Scrambling to balance damage control with party unity on the eve of an election call, MLA’s in Premier Alison Redford‘s Tory caucus are returning pay earned over the past six months from the Standing Committee on Privileges and Elections. The committee has not met since 2008, yet MLAs serving on the committee have collected $1,000 per month over that period of time.
The move highlights how big a political problem this issue has become for the governing party. Last week, members of the caucus were directed by Premier Redford to take significant pay cuts, which the Tories hoped would help quash the issue. Despite attempts quash the issue, fifteen Tory MLAs are now having to write cheques for the past six months of this committee pay. Rather than repay the full amount collected, six months may be the best that Premier Redford could afford to ask for (I can imagine more than a few Tory MLA’s are feeling a some angst and hostility about how this issue was handled).
Some Opposition MLAs pledged to return the pay after the committee’s absence became public weeks ago. After briefly taking a stand defending the most unpopular position he could under the circumstances, Calgary-Glenmore Wildrose Party MLA Paul Hinman agreed to repay the funds, as did Calgary-Fish Creek Wildrose MLA Heather Forsyth. Liberal leader Raj Sherman cut a cheque for $44,000 to return funds collected from his time as a PC MLA on the committee. Only one opposition MLA, Calgary-Mountain View Liberal David Swann, refused the pay from the beginning, donating it to charity instead.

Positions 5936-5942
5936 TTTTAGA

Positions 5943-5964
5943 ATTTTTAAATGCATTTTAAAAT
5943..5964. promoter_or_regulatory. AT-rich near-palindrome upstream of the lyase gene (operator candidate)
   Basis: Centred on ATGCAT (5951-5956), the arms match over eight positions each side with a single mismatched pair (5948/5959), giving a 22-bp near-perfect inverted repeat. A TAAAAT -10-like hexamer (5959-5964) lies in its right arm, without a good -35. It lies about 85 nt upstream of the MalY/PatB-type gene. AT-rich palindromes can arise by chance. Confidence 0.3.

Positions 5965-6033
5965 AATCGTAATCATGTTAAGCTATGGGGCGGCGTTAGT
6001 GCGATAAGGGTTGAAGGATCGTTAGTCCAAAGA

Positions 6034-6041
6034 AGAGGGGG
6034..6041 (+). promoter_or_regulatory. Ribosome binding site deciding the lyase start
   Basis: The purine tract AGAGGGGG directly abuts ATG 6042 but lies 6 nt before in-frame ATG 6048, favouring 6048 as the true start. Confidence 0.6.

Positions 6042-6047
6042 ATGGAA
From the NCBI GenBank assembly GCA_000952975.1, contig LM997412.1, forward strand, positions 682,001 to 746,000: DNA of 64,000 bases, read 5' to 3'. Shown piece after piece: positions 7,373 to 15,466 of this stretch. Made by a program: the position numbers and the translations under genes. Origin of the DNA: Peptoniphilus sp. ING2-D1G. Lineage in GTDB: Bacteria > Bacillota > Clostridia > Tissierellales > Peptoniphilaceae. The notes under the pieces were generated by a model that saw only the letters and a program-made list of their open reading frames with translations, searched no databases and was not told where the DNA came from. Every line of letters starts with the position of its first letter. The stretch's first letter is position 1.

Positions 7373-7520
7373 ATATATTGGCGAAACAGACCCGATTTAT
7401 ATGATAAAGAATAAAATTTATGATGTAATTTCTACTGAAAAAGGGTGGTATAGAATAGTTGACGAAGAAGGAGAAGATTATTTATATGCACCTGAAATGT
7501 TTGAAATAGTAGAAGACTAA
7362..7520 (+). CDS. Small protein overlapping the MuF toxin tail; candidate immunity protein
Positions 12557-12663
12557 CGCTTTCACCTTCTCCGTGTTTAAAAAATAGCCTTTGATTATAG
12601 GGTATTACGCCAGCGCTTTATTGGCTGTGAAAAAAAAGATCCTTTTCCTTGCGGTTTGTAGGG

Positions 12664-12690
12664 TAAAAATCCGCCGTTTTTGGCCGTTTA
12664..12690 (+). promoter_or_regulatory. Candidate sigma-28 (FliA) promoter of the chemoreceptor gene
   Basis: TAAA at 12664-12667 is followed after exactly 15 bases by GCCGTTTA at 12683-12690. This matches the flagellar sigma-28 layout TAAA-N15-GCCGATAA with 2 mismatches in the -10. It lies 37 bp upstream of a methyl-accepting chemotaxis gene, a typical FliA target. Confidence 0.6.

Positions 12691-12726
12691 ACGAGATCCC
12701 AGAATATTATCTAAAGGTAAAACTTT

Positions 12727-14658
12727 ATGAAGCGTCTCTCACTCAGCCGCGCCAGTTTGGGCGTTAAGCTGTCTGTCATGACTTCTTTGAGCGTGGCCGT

The end of publicly funded religious education? Amen.
Grande Prairie and District Catholic School chairman Ralph Wohlgemuth calls the new Education Act the beginning of the demise of Catholic education in Alberta, according to the Grande Prairie Daily Herald Tribune. The Act would allow for the creation of blended school boards, in which both public and Catholic trustees would sit. In an attempt to address crowded schools in many districts across the province, the new Act would give school districts the ability to share space.
Earlier this week, thousands of parents pulled their home-schooled children away from their kitchen tables to protest in front of the Assembly against changes included in the new Education Act.
Meet Ken Hughes dot com
In Calgary-West, Wildrose candidate Andrew Constantinidis is attacking PC candidate Ken Hughes with a new website MeetKenHughes.com. The attack website includes some particularly nasty accusations against the former Conservative Member of Parliament and Alberta Health Services chairman. The emergence of these ads suggests that some Wildrose Party candidates may go to great lengths, and into great depths of negativity, in their campaign against the PCs in the upcoming election.
UPDATE: The videos attacking Mr. Hughes appear to have been taken down from Mr. Constantinidis’ website, likely due to copyright infringement because they used video taken from network television news.